photo sharing and upload picture albums photo forums search pictures popular photos photography help login
Phil Douglis | all galleries >> Galleries >> Gallery Twelve: Using color to express ideas > Breakfast at the Bagdad Café, Newberry Springs, California, 2006
previous | next

Breakfast at the Bagdad Café, Newberry Springs, California, 2006

The Bagdad Café is a remote roadhouse still serving meals to travelers along the former US Route 66. It was the location for a German film of the same name, shot here in 1988.
Several of the café’s staff were extras in the movie. I made this portrait of the chef (Would this be Michael? Or is it Bud?) looking out at us over a few of the eggs he made for a hungry group of 20 photographers (including several pbase artists) who filled every seat in the house. This image works well in color because of the sense of presence it gives to the chef and the emphasis it places on the Coke ad that dominates the bill of fare. I also shot a similar image at the café in black and white, a journalistic picture that takes us back into time. See it by clicking the thumbnail below:

Panasonic Lumix DMC-FZ30
1/50s f/3.6 at 8.4mm iso80 full exif

other sizes: small medium large original auto
Phil Douglis06-Dec-2007 03:37
I am delighted that you are now looking at color for its values and black and white for its purpose, Vera. We should never think that one or the other is better or worse. Only different, and serving different purposes.
Guest 06-Dec-2007 01:37
Very different feel to these photos. I thought I liked the BW best, but as I study them, I like them both for different reasons. I think I have more interest in studying the color one to see what is in it. Perhaps this is because the BW seems to, as you say, simplify things, so my eye is less drawn to the details.

Phil Douglis10-Mar-2006 21:45
Good thoughts, Ramma. Normally, I tell my students to simplify their images. In photography, it is almost always better to take away, than to add. Except, of course, when clutter itself is the point of the picture. And as you point out, it certainly tells the story of this old restaurant.
Ramma 10-Mar-2006 17:40
Very expressive image. It gives so much information. Name of the *master chefs*, directions of no smoking, some menu items. an advertisement of this kinda stuff one sees in almost all eating joints, but so many of them in photograph itself, implies a good eye and superb composition
Phil Douglis27-Feb-2006 17:40
These old road houses and diners survive because they look old and bring back a lot of memories. And there have been a number of photo books based on them.
monique jansen27-Feb-2006 15:09
Love all of those old US diners, you could make a series on diners or things that look like they belong in the past.
Phil Douglis19-Feb-2006 22:12
Thanks, Carol, for relating this image to the film that was shot here in the 1980s. I have not seen the film, but it seems as if the place has not changed that much, has it?
Phil Douglis19-Feb-2006 22:10
You are right, Christine -- color emphasizes clutter here, but clutter is the point of the picture, isn't it? And yes, the warm welcome on the wall and the less than welcoming stare of the chef is certainly an incongruity.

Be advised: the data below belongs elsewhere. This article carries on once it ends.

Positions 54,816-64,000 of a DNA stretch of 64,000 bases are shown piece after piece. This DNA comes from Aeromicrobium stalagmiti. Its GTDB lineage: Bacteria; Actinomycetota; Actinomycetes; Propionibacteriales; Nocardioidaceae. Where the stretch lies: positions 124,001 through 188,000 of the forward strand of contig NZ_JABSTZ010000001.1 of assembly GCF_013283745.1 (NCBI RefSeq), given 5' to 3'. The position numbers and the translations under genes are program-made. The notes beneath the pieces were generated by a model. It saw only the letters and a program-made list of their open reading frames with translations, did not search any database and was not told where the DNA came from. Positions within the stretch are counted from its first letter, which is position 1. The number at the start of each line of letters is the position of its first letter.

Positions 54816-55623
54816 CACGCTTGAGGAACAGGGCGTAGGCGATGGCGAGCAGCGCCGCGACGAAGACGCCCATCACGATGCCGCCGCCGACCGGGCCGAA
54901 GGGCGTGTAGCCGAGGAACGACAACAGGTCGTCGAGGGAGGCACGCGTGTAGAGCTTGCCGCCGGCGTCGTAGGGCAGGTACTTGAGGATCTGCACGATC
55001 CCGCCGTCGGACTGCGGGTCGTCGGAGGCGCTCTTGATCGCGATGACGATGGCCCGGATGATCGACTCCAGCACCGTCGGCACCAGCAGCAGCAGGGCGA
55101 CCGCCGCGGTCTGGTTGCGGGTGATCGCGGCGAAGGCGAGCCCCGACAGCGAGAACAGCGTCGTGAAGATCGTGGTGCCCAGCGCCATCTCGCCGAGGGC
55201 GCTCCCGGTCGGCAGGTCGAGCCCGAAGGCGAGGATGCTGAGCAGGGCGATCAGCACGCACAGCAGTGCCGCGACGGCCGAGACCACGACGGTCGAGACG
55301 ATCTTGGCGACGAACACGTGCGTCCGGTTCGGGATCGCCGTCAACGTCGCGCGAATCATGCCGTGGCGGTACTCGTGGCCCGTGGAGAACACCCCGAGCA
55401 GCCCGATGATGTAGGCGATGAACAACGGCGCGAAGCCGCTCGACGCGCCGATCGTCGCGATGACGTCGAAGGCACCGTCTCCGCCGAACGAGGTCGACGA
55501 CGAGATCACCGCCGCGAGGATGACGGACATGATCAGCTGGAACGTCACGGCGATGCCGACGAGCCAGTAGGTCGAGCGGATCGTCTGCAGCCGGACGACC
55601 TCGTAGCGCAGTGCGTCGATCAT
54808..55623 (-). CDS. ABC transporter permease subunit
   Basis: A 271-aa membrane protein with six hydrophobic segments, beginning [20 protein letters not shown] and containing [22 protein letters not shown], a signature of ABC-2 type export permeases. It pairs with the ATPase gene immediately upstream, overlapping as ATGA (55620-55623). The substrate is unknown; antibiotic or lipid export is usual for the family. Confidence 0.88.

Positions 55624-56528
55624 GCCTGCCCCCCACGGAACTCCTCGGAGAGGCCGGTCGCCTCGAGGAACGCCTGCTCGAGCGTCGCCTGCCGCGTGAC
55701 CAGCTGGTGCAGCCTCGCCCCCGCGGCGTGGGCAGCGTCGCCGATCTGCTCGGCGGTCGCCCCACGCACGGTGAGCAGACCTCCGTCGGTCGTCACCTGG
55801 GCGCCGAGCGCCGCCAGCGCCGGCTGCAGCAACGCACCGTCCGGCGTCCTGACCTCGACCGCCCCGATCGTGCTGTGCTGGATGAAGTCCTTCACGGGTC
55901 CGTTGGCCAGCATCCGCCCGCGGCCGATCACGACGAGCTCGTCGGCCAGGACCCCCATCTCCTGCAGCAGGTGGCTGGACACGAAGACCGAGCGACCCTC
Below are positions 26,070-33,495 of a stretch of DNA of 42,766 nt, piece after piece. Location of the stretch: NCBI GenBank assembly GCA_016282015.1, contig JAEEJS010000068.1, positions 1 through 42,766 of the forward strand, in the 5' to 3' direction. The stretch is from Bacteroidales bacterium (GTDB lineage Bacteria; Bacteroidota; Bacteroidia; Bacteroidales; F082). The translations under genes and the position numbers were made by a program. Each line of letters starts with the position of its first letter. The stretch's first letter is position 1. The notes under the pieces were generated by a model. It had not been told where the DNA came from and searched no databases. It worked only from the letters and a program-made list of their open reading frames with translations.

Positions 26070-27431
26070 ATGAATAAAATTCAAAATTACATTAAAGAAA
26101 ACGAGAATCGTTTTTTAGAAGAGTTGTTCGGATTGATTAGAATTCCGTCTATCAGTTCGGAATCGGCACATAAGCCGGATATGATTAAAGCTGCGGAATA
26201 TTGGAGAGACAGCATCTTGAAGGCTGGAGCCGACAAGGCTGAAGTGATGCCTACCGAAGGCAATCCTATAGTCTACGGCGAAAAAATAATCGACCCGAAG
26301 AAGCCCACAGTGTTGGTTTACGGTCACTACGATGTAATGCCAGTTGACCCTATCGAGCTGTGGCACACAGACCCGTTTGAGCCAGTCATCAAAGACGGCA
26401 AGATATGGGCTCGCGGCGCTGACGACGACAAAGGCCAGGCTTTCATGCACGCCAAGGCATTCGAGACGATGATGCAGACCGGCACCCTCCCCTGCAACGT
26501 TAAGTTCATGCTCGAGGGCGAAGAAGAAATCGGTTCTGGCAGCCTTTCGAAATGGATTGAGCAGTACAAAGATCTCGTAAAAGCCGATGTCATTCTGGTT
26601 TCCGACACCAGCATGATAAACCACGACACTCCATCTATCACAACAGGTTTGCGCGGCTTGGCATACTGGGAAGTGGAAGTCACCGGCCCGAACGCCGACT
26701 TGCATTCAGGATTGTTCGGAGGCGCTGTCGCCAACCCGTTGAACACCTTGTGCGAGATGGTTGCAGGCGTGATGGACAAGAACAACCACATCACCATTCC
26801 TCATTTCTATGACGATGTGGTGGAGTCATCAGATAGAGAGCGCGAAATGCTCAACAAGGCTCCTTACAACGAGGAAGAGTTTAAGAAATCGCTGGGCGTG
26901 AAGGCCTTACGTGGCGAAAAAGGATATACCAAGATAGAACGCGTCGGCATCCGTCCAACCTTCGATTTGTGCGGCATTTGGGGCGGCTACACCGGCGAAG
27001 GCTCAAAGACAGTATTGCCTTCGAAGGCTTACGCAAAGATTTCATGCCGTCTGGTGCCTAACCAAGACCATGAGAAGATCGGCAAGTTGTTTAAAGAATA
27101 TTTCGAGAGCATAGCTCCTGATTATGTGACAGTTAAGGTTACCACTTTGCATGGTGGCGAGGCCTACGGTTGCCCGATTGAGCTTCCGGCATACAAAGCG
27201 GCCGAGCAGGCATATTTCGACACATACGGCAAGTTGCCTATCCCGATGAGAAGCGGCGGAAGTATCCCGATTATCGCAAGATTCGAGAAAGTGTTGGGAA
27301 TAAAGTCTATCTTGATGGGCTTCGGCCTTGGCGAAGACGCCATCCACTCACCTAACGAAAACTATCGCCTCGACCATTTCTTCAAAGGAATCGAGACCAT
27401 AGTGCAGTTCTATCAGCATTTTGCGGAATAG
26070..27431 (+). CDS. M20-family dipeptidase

The no smoking sign is required by law in California., just as it is in Ontario and elsewhere. I am glad you mentioned the old "I spy" game here -- it was my intention to present the Bagdad Cafe as a mass of nostalgic detail, so that you, too, will feel as if you have been there. As you noted, much of that detail reads more effectively in color, such as the hot sauce , the Coke sign, and the color photos over the pass-through that make the Cafe seem just like your own kitchen.
Carol E Sandgren19-Feb-2006 18:59
And now after seeing the film finally, I realize that the "magic" is really still there even though the German actress performing is not! great that you caught (one of ) the chefs peeking out from the kitchen window to give us a frame of reference (as far as the film is concerned.)
Guest 19-Feb-2006 17:45
The colour emphasizes the clutter, the hot sauce and the Coke sign, for example. An incongruity: the board says that you are welcome and yet, according to Tim's comment and the man's face, you were not so sure!
The sign "Absolutely no smoking" caught my attention. On your black and white version, it is even posted at another place as well. Is it a State law or a specific request from the restaurant? We have such a law in Ontario.
This would be a nice picture for the "I Spy" game I played as a little girl, where you are asked to find something in the illustration (a yellow container or a woman with long hair, for example).
Phil Douglis18-Feb-2006 03:47
Good point. There is a wary touch to his eyes. A crowd like ours seemed a bit out of place in this remote corner of the universe. In a way, our photo workshop group were always sightseers, wherever we went in the Mohave. The desert is not used to crowds. We suddenly materialized in the strangest places and then vanished into thin air. Its no wonder this guy looks over those eggs at us like he does. He must be sighing quietly to himself, "Now what?"
Tim May17-Feb-2006 23:36
Having been there - I respond to the look on the face of the man - the crowd of regulars at the Bagdad Cafe seemed to look to us visitors with a wary eye. We after all are sightseers, they live there.
Type your message and click Add Comment
It is best to login or register first but you may post as a guest.
Enter an optional name and contact email address. Name
Name Email
help private comment